Children, youth, and families involved with the child welfare system have a right to the privacy of their records and personal information, except under certain circumstances. Developing and coordinating a system of policies and practices that guides information sharing among the agencies that serve families is an important part of providing sound and ethical services. The following resources address the ethical issues that surround the confidentiality of personal information, including State and local examples.
CAPTA, Assurances and Requirements, Access to Child Abuse and Neglect Information, Confidentiality
U.S. Department of Health and Human Services, Administration for Children and Families, Children’s Bureau
In Child Welfare Policy Manual
Outlines confidentiality requirements and provisions in Federal child welfare laws.
The Complexities of Client Privacy, Confidentiality, and Privileged Communication
Social Work Today, February
Discusses key distinctions between confidentiality and privileged communication within the child welfare system, specifically within the context of family court proceedings.
Confidentiality Toolkit (PDF - 2,160 KB)
Administration for Children and Families (2014)
Discusses how advances in technology have provided opportunities for information sharing among human services programs.
Data & Information Sharing
Legal Center for Foster Care & Education
Provides a series of videos, trainings, factsheets, and publications detailing data-sharing practices, including the role of new legislation in supporting collaboration with and the confidentiality of children and youth in care.
Data Sharing for Courts and Child Welfare Agencies
U.S. Department of Health and Human Services, Administration for Children and Families, Children's Bureau & Capacity Building Center for Courts (2018)
Supports courts and child welfare agencies in creating collaborative data-sharing practices while maintaining privacy standards.
Disclosure of Confidential Child Abuse and Neglect Records
Privacy, HIPAA, and Information Sharing Fact Sheet: How to Make HIPAA Your Friend (PDF - 416 KB)
National Indian Child Welfare Association (2014)
Discusses best practices for sharing health information across health information systems while still maintaining confidentiality among children, youth, and families.
Social Media: Tips for Foster Care Workers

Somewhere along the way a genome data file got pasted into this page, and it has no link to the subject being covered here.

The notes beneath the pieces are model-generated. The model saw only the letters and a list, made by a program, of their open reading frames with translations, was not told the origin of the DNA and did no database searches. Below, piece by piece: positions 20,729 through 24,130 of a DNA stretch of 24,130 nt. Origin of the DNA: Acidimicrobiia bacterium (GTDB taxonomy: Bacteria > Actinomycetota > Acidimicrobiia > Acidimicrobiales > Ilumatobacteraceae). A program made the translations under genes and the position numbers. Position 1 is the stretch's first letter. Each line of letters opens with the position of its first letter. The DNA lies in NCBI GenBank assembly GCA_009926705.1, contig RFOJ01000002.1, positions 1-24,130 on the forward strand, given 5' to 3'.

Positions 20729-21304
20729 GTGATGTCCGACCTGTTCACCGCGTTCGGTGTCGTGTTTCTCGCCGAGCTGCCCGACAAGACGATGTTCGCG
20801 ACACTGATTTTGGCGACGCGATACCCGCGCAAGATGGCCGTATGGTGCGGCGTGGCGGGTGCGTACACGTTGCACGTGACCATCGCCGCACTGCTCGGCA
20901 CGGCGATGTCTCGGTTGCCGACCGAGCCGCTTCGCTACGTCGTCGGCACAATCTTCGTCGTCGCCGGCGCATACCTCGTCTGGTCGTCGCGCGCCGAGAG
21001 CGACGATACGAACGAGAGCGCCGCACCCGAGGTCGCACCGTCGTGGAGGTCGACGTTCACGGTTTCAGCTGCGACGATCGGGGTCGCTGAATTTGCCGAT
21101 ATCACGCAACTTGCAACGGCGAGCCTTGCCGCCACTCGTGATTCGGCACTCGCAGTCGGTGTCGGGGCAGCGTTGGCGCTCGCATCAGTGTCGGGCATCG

Social Media: Tips for Foster Parents and Caregivers
Writing Children’s Narratives
Outlines the specific information that should or should not be included when using photolistings to recruit adoptive families and protect the privacy of children and youth.
Colorado Child Welfare Training System (2017)
Explains the aspects of personal information covered by confidentiality laws in the Colorado child welfare system.
Confidentiality of Child Welfare Records, Files, Papers and Communications
Reviews Oregon legislation detailing the handling of child welfare records throughout the casework process.
Guide on the Disclosure of Confidential Information for Professionals in Massachusetts Working With Children, Youth and Families (PDF - 743 KB)
Massachusetts Confidentiality Guide Project Team (2018)
Provides guidance to professionals in Massachusetts related to Federal and State laws and policies regarding confidentiality and interagency collaboration.
Information Sharing Between Child Welfare and Schools: Maintaining Privacy and Promoting Educational Success (PDF - 710 KB)
Supreme Court of Texas Children’s Commission Foster Care & Education Confidentiality Workgroup (2017)
Facilitates the implementation of effective practices designed to support children in foster care who are transitioning to new schools. This resource provides guidance on confidentiality laws in order to support communication between school and child welfare systems in Texas.
Section 5, Chapter 3 (Record Access), Subsection 7 - Health Insurance Portability and Accountability Act (HIPAA)
Missouri Department of Social Services (2019)
Describes how HIPAA intersects with Missouri laws governing the maintenance of confidentiality, including minimum necessity requirements for sharing protected health information.